Can people who analyse books in school still love reading afterwards, or does the studying of a text make us resent literature as a whole? As someone who has always loved reading I’m inclined to say that there is nothing that could make me dislike books, but someone there are certainly others in the same position may disagree.
One of the most common arguments is that the books forced upon us in secondary school are never good or as interesting. Noughts and Crosses, Romeo and Juliet and Of Mice and Men were all books I personally have been required to read for school, and while I was always excited to read something, not everyone felt that way. It is easy to assume that because the book was old it was boring, or that because you hadn’t heard of it previously it couldn’t possibly be that interesting, any why couldn’t we just watch the film instead. There are certainly dusty tomes out there at don’t enthuse everyone. But by the end almost everyone in a class can become invested in the stories that they had previously slated, wanting to know what happened to the characters they were now invested in, and adventures and calamities in which these characters were involved.
I think a big reason why people get turned off of books in school is the method of analysing that teachers use. I was lucky enough to have imaginative teachers who had us looking at the book through roleplay, art and character profiles. Many among us don’t get that luxury. So even though we did sometimes have to sit with excerpts and highlighters to look for noun phrases that symbolised sadness, we also got to be assessed on our understanding of the text in other ways. In Lord of the Flies, we had to devise and act out a scene after the ending, a ‘what would have happened next’, to see if we understood the characters and their motivations. I think this really helped a lot of people who maybe didn’t enjoy the more rigid, standard academic way of analysing books; by making it interactive, a teacher can become engaging, can invest more people into the actions of the characters within the story and reducing the chances of these same people resenting studying just because it was ‘boring’.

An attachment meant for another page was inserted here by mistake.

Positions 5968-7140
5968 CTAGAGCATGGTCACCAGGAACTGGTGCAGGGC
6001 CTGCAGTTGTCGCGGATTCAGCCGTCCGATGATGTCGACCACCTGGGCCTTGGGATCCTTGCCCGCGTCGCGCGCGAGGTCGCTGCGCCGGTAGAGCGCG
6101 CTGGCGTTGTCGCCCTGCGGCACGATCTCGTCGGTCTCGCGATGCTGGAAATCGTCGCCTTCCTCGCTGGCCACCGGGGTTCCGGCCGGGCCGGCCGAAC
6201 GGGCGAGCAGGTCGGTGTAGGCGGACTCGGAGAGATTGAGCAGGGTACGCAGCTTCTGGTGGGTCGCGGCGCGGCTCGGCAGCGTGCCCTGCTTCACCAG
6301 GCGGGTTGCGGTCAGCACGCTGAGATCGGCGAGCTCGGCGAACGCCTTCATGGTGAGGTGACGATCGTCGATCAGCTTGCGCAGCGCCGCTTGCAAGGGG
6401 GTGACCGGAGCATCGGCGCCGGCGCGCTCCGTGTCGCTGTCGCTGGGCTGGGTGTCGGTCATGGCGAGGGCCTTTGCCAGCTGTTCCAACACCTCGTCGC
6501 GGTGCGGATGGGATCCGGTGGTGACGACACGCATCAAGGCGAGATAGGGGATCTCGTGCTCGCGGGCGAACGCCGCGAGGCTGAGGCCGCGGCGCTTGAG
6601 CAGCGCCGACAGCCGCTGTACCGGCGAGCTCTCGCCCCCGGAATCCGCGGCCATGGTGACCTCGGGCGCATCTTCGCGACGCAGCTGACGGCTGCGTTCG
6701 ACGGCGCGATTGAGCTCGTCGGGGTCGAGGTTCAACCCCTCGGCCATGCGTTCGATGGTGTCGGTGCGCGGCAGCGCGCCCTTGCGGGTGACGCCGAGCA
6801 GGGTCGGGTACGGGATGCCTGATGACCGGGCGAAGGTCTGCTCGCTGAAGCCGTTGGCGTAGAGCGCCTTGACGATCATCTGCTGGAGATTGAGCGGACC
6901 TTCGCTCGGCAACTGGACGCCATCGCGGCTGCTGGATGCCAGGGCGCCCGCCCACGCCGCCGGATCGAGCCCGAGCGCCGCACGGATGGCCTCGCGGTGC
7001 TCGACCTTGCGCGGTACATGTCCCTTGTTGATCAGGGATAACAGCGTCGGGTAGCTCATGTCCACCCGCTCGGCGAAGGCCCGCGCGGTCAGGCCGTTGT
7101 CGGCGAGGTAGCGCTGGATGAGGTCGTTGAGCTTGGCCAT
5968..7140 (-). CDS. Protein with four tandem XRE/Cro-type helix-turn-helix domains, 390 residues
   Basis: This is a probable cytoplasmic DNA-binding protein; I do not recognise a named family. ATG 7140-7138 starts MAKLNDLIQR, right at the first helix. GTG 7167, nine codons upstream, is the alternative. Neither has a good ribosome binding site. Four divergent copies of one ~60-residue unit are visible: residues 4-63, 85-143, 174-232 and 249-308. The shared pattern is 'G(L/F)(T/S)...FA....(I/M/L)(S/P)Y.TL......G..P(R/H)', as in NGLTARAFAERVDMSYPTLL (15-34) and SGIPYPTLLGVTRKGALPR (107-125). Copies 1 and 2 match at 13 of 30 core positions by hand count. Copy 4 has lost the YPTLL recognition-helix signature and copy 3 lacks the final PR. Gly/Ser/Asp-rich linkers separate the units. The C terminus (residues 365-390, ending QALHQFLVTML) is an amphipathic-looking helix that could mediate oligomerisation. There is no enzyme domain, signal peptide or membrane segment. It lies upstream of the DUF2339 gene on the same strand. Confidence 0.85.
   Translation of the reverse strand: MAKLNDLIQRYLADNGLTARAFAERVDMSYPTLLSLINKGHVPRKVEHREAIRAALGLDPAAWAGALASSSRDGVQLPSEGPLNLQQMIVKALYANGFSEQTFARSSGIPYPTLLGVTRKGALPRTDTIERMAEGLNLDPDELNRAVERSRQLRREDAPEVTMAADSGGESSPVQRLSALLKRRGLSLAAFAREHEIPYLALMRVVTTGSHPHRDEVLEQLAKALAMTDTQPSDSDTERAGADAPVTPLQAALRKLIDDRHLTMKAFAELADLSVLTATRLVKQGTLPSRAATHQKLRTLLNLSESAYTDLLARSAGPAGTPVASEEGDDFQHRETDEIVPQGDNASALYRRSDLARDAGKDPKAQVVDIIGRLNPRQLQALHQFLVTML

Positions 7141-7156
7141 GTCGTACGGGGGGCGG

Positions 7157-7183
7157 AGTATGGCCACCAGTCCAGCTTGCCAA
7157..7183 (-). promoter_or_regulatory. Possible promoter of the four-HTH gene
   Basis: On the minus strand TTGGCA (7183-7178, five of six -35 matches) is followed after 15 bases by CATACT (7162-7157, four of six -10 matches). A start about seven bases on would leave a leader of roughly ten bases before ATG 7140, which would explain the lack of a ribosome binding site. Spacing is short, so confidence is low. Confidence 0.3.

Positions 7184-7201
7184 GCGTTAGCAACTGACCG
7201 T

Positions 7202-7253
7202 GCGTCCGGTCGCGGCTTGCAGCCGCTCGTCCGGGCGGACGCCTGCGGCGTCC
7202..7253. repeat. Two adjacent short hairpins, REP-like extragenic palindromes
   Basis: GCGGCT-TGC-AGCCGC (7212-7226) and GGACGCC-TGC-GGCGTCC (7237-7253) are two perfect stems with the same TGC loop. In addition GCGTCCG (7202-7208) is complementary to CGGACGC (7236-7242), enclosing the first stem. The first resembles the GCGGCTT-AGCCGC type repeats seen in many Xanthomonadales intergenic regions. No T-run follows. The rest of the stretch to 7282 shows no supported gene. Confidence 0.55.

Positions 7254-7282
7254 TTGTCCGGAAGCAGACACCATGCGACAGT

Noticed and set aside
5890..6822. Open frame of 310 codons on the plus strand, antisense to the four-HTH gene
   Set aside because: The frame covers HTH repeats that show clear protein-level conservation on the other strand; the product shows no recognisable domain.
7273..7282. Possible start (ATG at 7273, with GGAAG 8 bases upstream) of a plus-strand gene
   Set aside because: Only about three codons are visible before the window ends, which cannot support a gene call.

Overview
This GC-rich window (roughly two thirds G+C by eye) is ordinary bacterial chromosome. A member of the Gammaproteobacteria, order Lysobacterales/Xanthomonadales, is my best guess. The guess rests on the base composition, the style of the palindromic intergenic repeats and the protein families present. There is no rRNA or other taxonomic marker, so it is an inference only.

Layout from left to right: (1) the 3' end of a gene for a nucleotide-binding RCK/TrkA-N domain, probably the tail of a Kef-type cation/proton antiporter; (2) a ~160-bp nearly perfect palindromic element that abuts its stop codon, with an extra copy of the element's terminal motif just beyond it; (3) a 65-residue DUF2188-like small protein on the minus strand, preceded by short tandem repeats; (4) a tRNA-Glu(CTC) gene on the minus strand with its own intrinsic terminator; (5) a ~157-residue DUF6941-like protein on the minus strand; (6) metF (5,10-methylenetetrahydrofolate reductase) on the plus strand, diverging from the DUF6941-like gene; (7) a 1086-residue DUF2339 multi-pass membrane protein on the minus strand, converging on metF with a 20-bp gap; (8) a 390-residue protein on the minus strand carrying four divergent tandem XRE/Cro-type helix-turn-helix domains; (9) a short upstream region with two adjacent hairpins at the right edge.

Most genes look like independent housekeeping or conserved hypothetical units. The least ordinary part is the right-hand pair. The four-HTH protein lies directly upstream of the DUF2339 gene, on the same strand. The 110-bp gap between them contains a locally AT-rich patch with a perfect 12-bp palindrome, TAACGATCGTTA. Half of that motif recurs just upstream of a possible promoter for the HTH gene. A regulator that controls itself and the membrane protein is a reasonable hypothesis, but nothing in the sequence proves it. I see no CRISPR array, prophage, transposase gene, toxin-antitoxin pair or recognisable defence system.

However, and especially if you are someone who already loves books, over-analysing texts you have already read and already love can take the pleasure out of them. And if you choose to do A-level English and spend every lesson analysing words and their structure and meaning, it can be hard to read anything for fun without analysing it when all you want to do is enjoy Harry Potter. I’m sure we’ve all studied books or plays which we would happily have enjoyed reading ourselves, but that they now feel like they’ve been ‘done to death’ with every little bit of vaguely relevant meaning or symbolism squeezed out of them.
The benefit with having good English teachers is that can often they let you form your own opinions of the book, and allow you to analyse meanings for yourself rather than spoon-feeding you all of their interpretations. That can be a benefit of going on to study an art or humanitiy at higher academic levels. Many teachers are happy to hear conflicting opinions to their own, to debate and discuss with enthusiasm, as long as the student can still pass their exam on that text and can show they understand it and their interpretation. But this is where analysing books can become frustrating, especially as a book-lover, because it can be frustrating to want to keep learning more about the book but to be constrained by the length of time you have in 45 minute lessons, but also the capabilities of the class. And I say that loosely because of course everyone has different investment in a topic or even understanding in that subject area, but I intend to convey it in the sense that Year Nine’s won’t necessarily be analysing The Great Gatsby to the same extent as university students, but that the lovers of reading in any class may find hard to just be satisfied with a glossing-over of the concepts of the book, just as natural artists may feel stumped by the resources or scientists the equipment on offer at school.
By the time you’ve read the end of school and with it compulsory education, if you already loved reading and hoarding books then analysing them in school hopefully won’t have made you resent it at all. You may resent that particular book for a while – it’s easy to hold a grudge – but you should still find the same enjoyment from reading as you normally would, when you’re not in a classroom and identifying every metaphor or use of passive voice.